Top 10 Gay Comedy Movies !
The best in Gay Comedy Movies
The gay comedy movie is a staple of gay film culture. The best gay comedy movies have always delivered a strong social message and at the same time highlighted the idiosyncrasies of the often lighthearted gay lifestyle. The gay comedies on this list are timeless pieces of cinema and are perfect for a good laugh amongst friends or for just a feel good movie night alone.
#10 - The Birdcage
Robin Williams, Nathan Lane and Gene Hackman star in this modern day rendition of La Cage aux Folles. What happens when the son of a gay couple falls for the daughter of a conservative politician? Williams and Lane pull off flawless performances and classic one-liners in this gay must-have.
#9 - Hedwig and the Angry Inch
This off-Broadway hit, made movie musical has become a gay cult classic. Director and star, John Cameron Mitchell, plays a transsexual who's surgery was botched when he was a teen, leaving him with a sexless and angry inch. However, the focus isn't his private parts. Through dark humor and song, we quickly see that his surgery was only a representation of the empty and unfulfilled life he had before and after the procedure.
#8 - Priscilla, Queen of the Dessert
How can any of us forget Guy Pearce lipsynching to opera inside an oversized stiletto atop a moving bus? The costuming and scene design weren't the only things that launched Priscilla to the best comedy list; the film takes a witty stab at the emotional entanglements of new friends, old glory, kept secrets and unexpected loyalty.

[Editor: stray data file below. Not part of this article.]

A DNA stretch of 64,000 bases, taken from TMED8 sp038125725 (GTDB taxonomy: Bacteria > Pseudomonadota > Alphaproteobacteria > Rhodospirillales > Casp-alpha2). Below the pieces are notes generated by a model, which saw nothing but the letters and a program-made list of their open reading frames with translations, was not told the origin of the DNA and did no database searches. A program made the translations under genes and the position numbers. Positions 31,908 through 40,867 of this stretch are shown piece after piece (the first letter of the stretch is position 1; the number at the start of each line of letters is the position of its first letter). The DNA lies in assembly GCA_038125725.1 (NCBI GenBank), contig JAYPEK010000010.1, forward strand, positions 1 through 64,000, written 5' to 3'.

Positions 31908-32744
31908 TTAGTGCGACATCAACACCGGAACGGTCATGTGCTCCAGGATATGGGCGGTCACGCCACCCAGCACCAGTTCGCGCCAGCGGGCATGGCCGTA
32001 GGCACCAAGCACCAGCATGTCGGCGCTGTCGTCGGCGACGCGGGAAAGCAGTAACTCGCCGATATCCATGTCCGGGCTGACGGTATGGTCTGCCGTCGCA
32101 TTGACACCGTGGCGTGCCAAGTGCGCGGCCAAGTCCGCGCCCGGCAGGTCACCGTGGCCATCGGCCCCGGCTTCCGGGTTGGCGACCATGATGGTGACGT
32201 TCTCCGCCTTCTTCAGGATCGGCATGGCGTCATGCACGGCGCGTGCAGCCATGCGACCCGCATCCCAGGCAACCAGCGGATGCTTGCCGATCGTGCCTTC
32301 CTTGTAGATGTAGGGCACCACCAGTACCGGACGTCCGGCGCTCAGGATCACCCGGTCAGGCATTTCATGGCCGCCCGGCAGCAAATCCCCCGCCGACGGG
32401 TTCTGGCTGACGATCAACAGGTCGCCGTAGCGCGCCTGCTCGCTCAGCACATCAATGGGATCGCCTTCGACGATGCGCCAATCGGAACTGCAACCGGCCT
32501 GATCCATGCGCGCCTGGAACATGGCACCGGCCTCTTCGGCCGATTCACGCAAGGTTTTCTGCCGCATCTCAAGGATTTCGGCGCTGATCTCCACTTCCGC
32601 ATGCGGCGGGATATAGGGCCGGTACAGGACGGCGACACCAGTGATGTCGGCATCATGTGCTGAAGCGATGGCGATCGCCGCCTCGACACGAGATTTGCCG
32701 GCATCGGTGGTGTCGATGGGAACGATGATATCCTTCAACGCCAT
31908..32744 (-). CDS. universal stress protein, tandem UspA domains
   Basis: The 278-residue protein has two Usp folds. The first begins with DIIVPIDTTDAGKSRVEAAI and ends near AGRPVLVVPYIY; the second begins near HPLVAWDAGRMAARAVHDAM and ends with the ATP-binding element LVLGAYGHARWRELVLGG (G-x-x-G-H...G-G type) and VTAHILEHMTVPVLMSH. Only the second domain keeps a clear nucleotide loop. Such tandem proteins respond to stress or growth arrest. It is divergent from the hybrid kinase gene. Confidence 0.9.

#7 - Jeffrey
Imagine finding the man of your dreams just as the fear of contracting HIV forces you into celibacy. The temptation of breaking that vow of celibacy is hard enough, but how would you react once you discover Mr. Right is HIV positive? Steven Weber, Michael T. Weiss, and Patrick Stewart give hilarious performances in the comedy icon, Jeffrey.
#6 - Sordid Lives
Get ready for laughs the size of Texas when Olivia Newton-John, Beau Bridges, Bonnie Bedelia and Delta Burke lead an all-star cast in this twisted, white-trash tale "that puts the 'fun' in 'dysfunctional'" (Toronto Sun). The hilariously sordid details about a southern family surface with a vengeance when relatives converge for the funeral of "Grandma Peggy," who died after tripping over her lover's wooden legs! Toss in a couple of feuding, big-haired daughters, a jumpy aunt who just quit smoking, the scorned neighbor from hell, and crazy, cross-dressing "Brother Boy" - and you've got an outrageous "train wreck you can't help but watch!" (Chicago Tribune)